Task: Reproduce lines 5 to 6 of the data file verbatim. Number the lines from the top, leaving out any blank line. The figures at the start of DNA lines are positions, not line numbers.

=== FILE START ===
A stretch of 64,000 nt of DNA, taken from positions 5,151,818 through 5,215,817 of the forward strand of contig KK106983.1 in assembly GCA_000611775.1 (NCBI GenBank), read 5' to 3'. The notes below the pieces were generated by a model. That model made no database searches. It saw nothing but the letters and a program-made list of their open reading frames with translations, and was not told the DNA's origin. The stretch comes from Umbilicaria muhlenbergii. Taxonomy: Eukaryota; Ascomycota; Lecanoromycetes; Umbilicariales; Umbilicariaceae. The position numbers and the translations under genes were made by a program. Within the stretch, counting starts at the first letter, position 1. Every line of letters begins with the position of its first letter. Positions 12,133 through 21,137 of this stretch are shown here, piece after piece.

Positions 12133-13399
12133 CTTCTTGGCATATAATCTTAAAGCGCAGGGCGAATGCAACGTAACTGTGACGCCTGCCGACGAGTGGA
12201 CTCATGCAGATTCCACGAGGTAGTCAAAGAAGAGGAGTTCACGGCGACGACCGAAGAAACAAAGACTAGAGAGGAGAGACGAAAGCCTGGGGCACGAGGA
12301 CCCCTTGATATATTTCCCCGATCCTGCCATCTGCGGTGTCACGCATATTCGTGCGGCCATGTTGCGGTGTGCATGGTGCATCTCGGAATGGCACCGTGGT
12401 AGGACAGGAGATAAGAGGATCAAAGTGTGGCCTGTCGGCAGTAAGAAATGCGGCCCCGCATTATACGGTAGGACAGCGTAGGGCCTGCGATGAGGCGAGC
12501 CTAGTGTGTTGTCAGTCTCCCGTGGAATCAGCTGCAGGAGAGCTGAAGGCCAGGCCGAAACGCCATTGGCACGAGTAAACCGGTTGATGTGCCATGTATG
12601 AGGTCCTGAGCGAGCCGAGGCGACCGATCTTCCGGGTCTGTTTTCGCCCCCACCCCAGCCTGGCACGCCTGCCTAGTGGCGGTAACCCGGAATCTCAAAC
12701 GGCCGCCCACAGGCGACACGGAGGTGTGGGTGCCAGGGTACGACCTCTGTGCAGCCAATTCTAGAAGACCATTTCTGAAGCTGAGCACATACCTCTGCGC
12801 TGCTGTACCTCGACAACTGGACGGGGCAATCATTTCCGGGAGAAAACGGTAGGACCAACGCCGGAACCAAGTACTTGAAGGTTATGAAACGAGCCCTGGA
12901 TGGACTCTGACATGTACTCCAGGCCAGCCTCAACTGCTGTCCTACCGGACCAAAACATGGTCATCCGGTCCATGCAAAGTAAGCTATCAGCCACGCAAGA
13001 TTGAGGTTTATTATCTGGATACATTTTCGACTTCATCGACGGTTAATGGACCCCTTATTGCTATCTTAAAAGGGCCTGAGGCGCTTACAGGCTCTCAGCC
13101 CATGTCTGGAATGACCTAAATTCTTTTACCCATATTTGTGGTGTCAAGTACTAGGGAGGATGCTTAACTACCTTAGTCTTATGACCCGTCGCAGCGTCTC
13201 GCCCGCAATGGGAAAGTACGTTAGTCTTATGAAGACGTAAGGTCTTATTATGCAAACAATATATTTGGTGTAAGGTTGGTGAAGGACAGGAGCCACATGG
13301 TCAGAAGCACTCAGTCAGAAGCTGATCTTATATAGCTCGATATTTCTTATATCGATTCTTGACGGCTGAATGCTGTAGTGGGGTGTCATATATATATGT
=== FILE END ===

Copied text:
12301 CCCCTTGATATATTTCCCCGATCCTGCCATCTGCGGTGTCACGCATATTCGTGCGGCCATGTTGCGGTGTGCATGGTGCATCTCGGAATGGCACCGTGGT
12401 AGGACAGGAGATAAGAGGATCAAAGTGTGGCCTGTCGGCAGTAAGAAATGCGGCCCCGCATTATACGGTAGGACAGCGTAGGGCCTGCGATGAGGCGAGC